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Re: Affirmative Action

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However, I do believe that many of us, myself
>included, harbour stereotypes unconsciously, and that our professional
>decisions are necessarily influenced.
>
Yes, WE ALL harbour stereotypes whether we like to admit it or not. But the
true test to our humanity is our ability to base a decision upon the
knowledge that our *stereotypes* are best left to battle within our selves
on a moral and ethical basis, but do not belong in our decision making
ability. As intellegent beings, we have the ability to filter out that which
we know is wrong or unacceptable behavior. 
Often the right decision is not the one that we want it to be, but as
thinking beings we should be able to accept the fact that this answer is
true both ethically and morally - regardless of our preconceived notions.
This is the response based upon mature decision making - which is what we
expect of all of those individules in a responsibile decision makeing position.
Therefore, when we excuse ourselves by saying that "this is not a perfect
world" - as I myself have in a previous response - we are simply making
excuses for others to make wrong decisions.
Those in authority should regard themselves and act - ethically and morally
in a more responsibile manner than that which we describe. Possibly the
better approach to affirmative action is to make the punishment for
discrimination stronger than a repremand or demotion. Rather than treating
it as a civil matter, treat it as a criminal matter - or better yet, leave
the decision making based upon qualification to an elected group within a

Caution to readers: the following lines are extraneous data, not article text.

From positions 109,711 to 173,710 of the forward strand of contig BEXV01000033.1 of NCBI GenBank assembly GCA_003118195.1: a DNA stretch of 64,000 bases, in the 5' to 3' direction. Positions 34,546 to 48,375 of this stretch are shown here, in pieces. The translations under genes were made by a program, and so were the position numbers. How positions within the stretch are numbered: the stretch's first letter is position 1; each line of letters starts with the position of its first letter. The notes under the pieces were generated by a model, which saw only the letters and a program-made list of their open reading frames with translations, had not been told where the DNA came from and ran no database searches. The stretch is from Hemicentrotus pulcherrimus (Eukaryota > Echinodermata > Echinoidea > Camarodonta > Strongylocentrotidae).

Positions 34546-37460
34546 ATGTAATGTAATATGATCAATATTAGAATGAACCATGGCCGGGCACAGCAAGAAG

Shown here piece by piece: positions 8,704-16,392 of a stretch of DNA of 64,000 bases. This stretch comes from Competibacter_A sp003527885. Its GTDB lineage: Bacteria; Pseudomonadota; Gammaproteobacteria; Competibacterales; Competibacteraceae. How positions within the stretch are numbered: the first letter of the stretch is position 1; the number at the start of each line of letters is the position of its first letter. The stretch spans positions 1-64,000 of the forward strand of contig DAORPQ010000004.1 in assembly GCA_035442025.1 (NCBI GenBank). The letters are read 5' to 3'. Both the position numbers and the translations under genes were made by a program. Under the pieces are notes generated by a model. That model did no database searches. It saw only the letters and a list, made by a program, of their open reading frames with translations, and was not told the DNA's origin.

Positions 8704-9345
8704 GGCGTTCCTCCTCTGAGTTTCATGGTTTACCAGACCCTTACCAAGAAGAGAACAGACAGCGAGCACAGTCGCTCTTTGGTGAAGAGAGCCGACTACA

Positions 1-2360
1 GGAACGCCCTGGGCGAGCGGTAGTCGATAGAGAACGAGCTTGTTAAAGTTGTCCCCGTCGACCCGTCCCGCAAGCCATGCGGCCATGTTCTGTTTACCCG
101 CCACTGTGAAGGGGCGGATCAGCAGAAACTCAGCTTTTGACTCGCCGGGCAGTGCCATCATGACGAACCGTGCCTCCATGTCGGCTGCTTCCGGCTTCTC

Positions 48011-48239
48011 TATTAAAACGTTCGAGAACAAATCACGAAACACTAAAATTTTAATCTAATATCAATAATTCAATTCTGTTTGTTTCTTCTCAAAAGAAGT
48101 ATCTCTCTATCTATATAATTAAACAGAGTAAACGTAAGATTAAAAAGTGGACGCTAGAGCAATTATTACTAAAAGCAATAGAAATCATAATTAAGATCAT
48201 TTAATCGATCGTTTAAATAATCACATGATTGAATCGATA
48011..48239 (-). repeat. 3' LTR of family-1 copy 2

large business enviornement - voted for by the workforce. Where computers
can be used to tally qualifications - use them. I've yet to meet a computer
that can tell religion, race, sex or nationality based upon input.
How about leaving all of the information that relates to a persons genetic
grouping off of applications - where the determination is made after the
facts have been evalutated and the contenders chosen on merit.
As ridiculus as these ideas may sound - I'm sure our creative thoughts
haven't exhaused all of the possibilities for fair play.
Dennis Wish

P.S. I have always paid those that worked for me equally or better. The be
better the pay for a job performed the better the working relationship.
Although I hire as consultants - since I run a small office, I find that
none of these discriminating factors has ever entered into my decision. I
look only for ability and responsibility to deliver work when promised.
Maybe that's why all that have worked for me as consultants are the same
ones that I used eight years ago. It makes for a better team.